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How UVA picked apart Miami’s defense and how to fix it in 2018

Diaz can still get pressure without leaving holes in coverage

Miami v Florida State Photo by Butch Dill/Getty Images

In my piece “How coaches prepare their game plan,“ I discussed how offensive coordinators game plan and how Mike Leach looks for empty space and attacks that space the defensive coordinator leaves open for him. Against Bronco Mendenhall’s average UVA team, the Miami defense was carved up by Hoos quarterback Kurt Benkert in 2017.

At one point Miami was down 14-0 to the Cavaliers with Benkert’s career performance coming at ‘Canes defensive coordinator Manny Diaz’s expense. Benkert’s start saw him toss a perfect 18-of-18 passing for 288 yards and four touchdowns before his first incompletion. Eventually the turnovers and Malik Rosier’s own strong day passing became too much for UVA. But the question remains, how did UVA pick apart the Miami defense?

Attacking Space

Again, we’ve talked about attacking space and how offensive coordinators will game plan for space that’s available. It could be medium and to the sideline- like a 12 yard comeback route, or the middle of the field which Diaz notoriously leaves open.

Against the look from Miami’s defense shown, I personally would have thrown a stalk-bubble to the top of the screen until Miami stopped it. With the poor tackling displayed on the day from Michael Jackson, Malek Young, and Sheldrick Redwine- make those cornerbacks and safeties tackle in space and prove to you that they will make a stop. But UVA utilizes a skinny post to perfection.

Here is the play from the end zone cam. The back helps in pass protection so the delayed blitz is on. The linebacker leaves a giant gap as the safety has rolled to help on the multi-receiver side and the cornerback is left in a one-on-one. Had he jammed and rode the receiver outside, this would be okay. However, he allowed an inside release with no linebacker or safety help against a post.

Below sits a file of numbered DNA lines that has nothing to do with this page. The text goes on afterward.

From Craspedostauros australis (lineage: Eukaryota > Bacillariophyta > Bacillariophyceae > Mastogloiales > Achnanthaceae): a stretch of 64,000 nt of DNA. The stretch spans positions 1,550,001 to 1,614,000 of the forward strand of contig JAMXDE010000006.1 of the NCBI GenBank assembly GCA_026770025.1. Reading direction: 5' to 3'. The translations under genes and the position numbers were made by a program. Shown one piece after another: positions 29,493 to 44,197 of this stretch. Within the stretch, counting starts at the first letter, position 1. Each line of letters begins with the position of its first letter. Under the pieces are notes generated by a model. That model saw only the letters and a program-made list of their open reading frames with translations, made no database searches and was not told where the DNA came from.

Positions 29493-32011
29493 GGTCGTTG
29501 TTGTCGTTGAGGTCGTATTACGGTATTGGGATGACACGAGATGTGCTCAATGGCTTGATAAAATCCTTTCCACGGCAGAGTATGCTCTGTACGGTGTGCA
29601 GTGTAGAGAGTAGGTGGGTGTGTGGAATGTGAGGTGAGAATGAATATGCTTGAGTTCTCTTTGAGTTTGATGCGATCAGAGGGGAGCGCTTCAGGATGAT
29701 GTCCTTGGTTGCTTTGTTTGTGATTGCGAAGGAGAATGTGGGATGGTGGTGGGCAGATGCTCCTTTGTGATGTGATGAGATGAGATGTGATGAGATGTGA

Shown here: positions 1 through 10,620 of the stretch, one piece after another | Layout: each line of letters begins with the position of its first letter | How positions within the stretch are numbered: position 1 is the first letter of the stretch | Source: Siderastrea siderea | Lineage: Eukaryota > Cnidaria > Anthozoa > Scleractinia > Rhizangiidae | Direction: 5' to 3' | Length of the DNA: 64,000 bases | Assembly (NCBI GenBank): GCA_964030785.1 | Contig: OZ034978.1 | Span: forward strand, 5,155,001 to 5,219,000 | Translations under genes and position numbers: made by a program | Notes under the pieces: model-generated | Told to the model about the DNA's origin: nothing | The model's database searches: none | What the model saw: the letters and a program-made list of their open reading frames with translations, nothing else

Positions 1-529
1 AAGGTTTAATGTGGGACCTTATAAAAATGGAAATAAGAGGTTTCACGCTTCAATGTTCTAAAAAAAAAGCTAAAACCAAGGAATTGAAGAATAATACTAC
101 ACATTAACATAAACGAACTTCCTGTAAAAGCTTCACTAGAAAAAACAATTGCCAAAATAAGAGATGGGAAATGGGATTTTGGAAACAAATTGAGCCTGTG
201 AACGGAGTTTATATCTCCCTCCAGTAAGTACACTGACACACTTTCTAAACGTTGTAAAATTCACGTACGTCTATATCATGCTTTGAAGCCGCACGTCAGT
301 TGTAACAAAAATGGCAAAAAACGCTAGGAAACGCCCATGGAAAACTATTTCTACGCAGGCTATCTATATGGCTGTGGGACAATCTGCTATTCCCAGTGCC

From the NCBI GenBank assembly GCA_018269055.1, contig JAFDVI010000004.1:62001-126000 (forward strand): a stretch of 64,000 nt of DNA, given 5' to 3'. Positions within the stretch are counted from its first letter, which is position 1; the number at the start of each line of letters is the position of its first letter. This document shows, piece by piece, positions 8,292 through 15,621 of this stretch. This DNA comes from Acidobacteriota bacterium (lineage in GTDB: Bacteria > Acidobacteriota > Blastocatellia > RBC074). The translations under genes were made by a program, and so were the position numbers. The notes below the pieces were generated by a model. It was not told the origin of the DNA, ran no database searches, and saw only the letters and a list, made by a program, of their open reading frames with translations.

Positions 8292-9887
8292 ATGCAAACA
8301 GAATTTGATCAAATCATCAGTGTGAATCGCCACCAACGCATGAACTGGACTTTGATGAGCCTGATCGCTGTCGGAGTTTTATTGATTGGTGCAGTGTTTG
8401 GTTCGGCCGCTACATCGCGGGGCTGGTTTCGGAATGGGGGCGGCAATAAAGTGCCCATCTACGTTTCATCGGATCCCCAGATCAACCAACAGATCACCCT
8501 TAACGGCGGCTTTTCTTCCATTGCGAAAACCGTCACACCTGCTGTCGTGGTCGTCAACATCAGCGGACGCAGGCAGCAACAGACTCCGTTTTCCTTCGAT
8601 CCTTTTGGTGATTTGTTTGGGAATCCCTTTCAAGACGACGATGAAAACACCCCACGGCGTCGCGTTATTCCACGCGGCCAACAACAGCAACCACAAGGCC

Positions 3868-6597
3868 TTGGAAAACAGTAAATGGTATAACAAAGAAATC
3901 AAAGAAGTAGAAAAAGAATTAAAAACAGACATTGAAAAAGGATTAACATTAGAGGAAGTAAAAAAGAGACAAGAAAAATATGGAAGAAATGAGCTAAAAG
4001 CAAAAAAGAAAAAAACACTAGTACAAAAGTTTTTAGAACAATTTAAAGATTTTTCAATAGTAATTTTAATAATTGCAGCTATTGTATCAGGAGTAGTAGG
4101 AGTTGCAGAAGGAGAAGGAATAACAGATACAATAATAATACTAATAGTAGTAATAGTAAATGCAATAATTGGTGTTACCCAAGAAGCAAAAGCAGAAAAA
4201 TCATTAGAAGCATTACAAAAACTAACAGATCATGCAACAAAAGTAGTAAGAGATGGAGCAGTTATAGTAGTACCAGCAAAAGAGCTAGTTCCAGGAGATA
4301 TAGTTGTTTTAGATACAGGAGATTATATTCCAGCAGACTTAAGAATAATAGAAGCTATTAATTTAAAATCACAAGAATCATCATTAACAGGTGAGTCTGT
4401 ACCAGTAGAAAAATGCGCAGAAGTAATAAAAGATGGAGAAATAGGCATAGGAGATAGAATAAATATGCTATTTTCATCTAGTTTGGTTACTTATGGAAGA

Pass drops

On this play, the middle linebacker does drop and covers the slant running across the field. Kurt Benkert looks and by the time he checks for a secondary read the defensive line is in his face forcing a sack.

Coverage Responsibilities

Later on the drive, UVA motions the running back out to the flat. What that does is allows the UVA offensive staff to see if Miami will switch responsibilities by moving a 3rd receiver into being a 2nd receiver via motion. Miami should switch McCloud, the linebacker, to the swing route and let the safety play the slot receiver.

Instead, the safety has to run 15 yards downhill and McCloud gets turned around having to cover a more experienced route runner in space. UVA was starting to pick up on the Miami pass drop responsibilities and Benkert was picking the ‘Canes apart.

Confusion becomes panic

Whether it was Jackson, Young or Dee Delaney- the Miami defensive backs looked lost in coverage at times during the season. The weekly game plan might have been too complicated or possibly the lack of experience behind them after getting used to seniors Rayshawn Jenkins and Jamal Carter covered up the errors of the young corners the season before.